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Wednesday, July 7, 2010
What does it mean to be an age-friendly city?
A few days ago, London became the first city in Canada to be admitted to the World Health Organization’s global network of age-friendly cities. It felt good to be included with world-class cities like Brussels, Geneva, New York and Portland which were also part of the inaugural launch. But what exactly does it mean to be an age-friendly city?
In order to be accepted to the network, the city had to demonstrate that it had consulted its population of seniors and ascertained their assessments of London according to a checklist prepared by the World Health Organization (WHO). Additionally, the Mayor and Chief Administrative Officer prepared letters to attest to the city’s commitment to establishing independent baseline measures and developing targets for increased age-friendliness where warranted and a plan for achieving those targets over a five year period. Council unanimously endorsed a resolution to do this.
I first became aware of the Age-Friendly Cities initiative when I was asked to bring greetings on behalf of the Mayor at a conference sponsored by the Alzheimer’s Society. This assignment spurred me into researching the work that had been done in 35 cities around the world which resulted in the development of the Age-Friendly Checklist.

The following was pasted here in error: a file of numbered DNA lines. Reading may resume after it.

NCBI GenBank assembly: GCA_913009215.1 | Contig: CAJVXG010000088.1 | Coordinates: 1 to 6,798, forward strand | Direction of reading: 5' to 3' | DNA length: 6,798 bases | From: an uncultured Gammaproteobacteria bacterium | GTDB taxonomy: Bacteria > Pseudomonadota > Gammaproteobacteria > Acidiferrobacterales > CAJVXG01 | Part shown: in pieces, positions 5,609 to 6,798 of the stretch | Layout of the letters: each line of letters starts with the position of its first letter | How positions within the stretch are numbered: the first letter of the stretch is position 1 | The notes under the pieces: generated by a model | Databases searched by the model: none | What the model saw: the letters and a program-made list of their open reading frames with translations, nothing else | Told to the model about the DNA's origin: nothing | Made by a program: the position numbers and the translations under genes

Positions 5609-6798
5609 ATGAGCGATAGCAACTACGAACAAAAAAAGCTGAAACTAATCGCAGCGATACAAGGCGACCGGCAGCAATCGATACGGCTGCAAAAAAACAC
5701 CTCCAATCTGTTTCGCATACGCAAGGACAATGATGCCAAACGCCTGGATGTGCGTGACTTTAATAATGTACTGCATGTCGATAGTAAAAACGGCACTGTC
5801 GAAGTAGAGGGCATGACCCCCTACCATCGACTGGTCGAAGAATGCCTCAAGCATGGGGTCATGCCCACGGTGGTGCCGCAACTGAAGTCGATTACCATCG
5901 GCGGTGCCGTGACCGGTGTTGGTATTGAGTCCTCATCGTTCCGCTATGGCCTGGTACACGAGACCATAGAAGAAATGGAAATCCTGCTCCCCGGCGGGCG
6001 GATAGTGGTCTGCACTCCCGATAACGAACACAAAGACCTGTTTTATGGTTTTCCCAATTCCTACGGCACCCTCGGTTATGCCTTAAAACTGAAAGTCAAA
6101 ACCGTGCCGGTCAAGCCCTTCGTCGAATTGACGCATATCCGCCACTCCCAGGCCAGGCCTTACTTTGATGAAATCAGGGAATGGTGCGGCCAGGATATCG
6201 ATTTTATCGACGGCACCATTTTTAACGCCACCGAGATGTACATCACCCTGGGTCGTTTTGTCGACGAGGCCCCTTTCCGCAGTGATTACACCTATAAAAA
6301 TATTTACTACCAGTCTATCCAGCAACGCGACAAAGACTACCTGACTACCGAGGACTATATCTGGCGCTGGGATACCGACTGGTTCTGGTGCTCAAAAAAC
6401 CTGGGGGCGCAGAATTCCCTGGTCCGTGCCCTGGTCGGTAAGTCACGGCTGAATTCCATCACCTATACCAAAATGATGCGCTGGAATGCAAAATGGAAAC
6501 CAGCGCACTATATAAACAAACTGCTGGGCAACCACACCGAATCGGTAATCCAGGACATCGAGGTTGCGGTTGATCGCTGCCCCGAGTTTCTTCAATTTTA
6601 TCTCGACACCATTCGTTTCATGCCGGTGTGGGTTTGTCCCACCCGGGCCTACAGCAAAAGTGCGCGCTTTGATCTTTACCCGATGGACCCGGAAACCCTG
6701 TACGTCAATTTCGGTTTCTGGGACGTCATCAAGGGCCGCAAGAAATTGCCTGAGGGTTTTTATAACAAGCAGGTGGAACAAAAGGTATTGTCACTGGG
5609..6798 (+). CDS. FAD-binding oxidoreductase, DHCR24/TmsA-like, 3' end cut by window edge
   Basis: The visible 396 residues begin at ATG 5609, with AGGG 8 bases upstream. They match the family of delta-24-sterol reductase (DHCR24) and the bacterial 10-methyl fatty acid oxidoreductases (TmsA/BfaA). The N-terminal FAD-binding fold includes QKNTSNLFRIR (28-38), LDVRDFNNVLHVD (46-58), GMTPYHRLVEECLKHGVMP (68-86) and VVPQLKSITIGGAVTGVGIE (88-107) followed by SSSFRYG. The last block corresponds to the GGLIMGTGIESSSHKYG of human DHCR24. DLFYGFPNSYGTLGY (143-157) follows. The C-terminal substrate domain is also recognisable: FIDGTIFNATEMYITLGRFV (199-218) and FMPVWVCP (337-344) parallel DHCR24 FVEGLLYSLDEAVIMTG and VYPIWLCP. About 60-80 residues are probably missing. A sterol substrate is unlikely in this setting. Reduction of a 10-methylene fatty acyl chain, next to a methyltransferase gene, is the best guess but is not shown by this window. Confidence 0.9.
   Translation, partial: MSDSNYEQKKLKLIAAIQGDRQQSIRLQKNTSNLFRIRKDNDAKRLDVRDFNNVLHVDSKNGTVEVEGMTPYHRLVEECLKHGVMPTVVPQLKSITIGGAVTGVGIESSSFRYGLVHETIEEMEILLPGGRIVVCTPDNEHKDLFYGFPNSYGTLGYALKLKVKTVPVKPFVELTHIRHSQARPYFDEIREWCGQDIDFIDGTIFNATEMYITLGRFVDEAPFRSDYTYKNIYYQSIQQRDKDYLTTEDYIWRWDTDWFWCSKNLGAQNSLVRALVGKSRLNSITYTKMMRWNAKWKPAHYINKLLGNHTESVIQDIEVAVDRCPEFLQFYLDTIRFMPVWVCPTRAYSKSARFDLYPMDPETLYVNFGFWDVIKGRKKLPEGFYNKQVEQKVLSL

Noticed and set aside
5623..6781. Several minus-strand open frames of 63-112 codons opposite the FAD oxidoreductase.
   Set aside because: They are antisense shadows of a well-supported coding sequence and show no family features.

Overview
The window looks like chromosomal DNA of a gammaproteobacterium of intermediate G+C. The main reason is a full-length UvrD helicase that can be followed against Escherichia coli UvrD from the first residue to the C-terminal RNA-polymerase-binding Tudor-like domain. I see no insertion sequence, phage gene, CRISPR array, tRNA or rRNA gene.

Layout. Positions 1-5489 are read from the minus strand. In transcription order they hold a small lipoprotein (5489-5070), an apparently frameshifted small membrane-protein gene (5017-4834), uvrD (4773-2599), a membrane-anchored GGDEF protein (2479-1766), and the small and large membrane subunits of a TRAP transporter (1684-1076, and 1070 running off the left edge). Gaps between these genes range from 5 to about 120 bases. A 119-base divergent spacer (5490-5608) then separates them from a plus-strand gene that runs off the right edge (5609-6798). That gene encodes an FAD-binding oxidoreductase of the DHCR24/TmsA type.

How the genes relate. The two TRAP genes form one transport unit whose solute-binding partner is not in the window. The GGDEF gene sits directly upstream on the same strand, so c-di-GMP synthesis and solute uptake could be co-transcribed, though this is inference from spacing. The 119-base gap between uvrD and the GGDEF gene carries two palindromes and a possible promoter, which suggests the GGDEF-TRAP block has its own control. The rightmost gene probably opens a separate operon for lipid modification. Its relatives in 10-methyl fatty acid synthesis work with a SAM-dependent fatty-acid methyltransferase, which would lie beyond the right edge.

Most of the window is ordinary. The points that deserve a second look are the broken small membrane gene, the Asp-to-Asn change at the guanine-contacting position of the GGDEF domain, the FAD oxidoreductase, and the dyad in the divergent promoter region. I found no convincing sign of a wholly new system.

The keynote speaker at that conference was none other than Louise Plouffe from the Public Health Agency of Canada who is one of two creators of the WHO initiative. Her presentation was intriguing to me both as a politician and as a sociologist. When the issue arose at a Creative Cities meeting, I volunteered to undertake a local initiative.
I soon learned that I was not the only one interested in this issue. Professionals from UWO, the Alzheimer’s Society, the Dearness Home, London Health Sciences, McCormick’s Retirement Home, Senior’s Centres , the City of London Planning Department and Community Services Department and other members of council as well as members of the general public were anxious to be involved. Our working group certainly benefitted from the work that had been done previously as well as gaining awareness of ongoing initiatives going on in many parts of the city.
Here is an electronic copy of the report. If you would like a hard copy, please contact me at firstname.lastname@example.org